I recently purchased a bounty of books from the wonderful Emily Hendrickson who is selling off some of her collection of research books. I have purchased MANY of them (Kalen, how many have you purchased?) and I refuse to tell you, my husband, or anybody how much I’ve spent! That’s between me and the IRS.
Of of the treasures I purchased is The Silver Fork Society: Fashionable Life and Literature from 1814 to 1840 by Alison Adburgham (Constable and Co, 1983). The term Silver Fork Society was given to the literature in the Regency that emphasized the glitter, elegance, and frivolity of the aristocratic classes. Like Lady Caroline Lamb’s Glenarvon, they were often written by those belonging to that society or on its fringes.
Another of the Silver Fork novelists was Marguerite, Countess of Blessington. What fascinated me about Marguerite was that her own life read like a novel. She was born the daughter of a drunken Irish squireen who sold her in marriage at age fifteen to a Captain Farmer, a violent and abusive man from whom she managed to escape after a few years. She returned to her parents, who did not want her, and accepted the “protection” of a Captain Jenkins, who took her home to live with his wife and sister. She blossomed both in beauty and in education in Jenkins’ home and it was there that she met an Irish earl, Lord Blessington. Blessington paid Jenkins ten thousand pounds to compensate for the years of care of Marguerite and he set about marrying her. Luckily, no divorce needed to be arranged from the abusive Capt. Farmer. He, drunk, fell to his death from a window in King’s Bench prison. Marguerite became the Countess of Blessington and, although she was never accepted by the highest rungs of society, she and her husband lived an extravagant lifestyle surrounded by the leading men in literary and political circles. They embarked on a grand tour during which Marguerite was befriended by Byron. After her husband’s death, Marguerite turned to writing in order to make money. She wrote a memoir of Byron, Conversations with Lord Byron, and a novel, The Repealers, and she edited annuals, such as The Book of Beauty and The Keepsake.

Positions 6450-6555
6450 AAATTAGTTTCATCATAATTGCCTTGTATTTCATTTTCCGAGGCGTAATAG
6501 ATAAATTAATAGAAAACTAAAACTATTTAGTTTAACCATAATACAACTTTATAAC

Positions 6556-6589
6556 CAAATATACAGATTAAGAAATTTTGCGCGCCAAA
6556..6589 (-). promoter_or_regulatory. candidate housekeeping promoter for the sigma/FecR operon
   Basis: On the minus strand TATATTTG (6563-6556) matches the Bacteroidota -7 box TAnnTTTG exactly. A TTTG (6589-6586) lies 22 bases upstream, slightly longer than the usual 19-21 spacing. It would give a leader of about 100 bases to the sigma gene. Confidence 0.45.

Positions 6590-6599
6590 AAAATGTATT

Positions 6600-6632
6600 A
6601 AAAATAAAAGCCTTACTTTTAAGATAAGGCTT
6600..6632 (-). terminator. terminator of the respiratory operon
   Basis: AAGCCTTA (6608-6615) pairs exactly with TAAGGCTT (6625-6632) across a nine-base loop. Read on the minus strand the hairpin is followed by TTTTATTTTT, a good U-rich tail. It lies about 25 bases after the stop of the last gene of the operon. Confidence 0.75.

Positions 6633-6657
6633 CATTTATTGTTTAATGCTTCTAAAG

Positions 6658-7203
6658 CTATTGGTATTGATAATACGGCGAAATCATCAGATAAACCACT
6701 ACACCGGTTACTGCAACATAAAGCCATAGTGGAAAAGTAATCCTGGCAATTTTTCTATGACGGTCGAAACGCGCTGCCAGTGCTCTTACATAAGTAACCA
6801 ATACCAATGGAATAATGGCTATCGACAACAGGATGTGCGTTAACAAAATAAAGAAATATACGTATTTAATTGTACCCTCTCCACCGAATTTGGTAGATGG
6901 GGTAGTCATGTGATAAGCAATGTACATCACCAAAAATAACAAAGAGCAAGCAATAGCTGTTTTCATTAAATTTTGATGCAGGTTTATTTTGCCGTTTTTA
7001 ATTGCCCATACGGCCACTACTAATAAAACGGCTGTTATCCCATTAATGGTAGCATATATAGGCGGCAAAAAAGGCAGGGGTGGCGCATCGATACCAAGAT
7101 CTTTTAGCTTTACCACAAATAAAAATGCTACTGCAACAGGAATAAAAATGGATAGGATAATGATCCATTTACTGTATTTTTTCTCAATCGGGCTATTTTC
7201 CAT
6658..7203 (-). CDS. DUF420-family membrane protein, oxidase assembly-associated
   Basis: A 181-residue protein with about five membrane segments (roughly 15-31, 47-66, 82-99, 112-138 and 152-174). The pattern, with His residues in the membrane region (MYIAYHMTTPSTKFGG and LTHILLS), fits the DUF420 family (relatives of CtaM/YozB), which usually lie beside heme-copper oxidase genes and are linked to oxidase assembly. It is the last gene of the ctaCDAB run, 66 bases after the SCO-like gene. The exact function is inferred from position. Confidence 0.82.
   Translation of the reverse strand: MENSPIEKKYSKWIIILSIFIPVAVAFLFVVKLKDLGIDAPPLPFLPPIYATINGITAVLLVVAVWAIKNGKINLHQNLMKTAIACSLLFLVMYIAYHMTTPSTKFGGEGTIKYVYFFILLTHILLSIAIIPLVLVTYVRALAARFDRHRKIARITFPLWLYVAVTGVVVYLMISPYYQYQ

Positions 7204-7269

In our novels, we would probably make certain there was a happily ever after and Marguerite’s life was not quite so easy, but I thought it was interesting that a real-life woman of the Regency could rise so far above her scandalous youth.
Last night I watched the MTV Movie Awards, a show I would normally skip, but the movie 300 was up for Best Movie, Best Performance (Gerard Butler), Best Breakthrough Performance (Lena Heady) and Best Fight scene (Gerard Butler). Johnny Depp and Pirates of the Caribbean won best movie and best performance, but Gerry won for Best Fight Scene! Way to go Gerry!!
Did you know the story of Lady Blessington? (I didn’t)
Do you know any other real life Regency heroines whose lives are like a novel?
And did you see Gerry win his MTV award??
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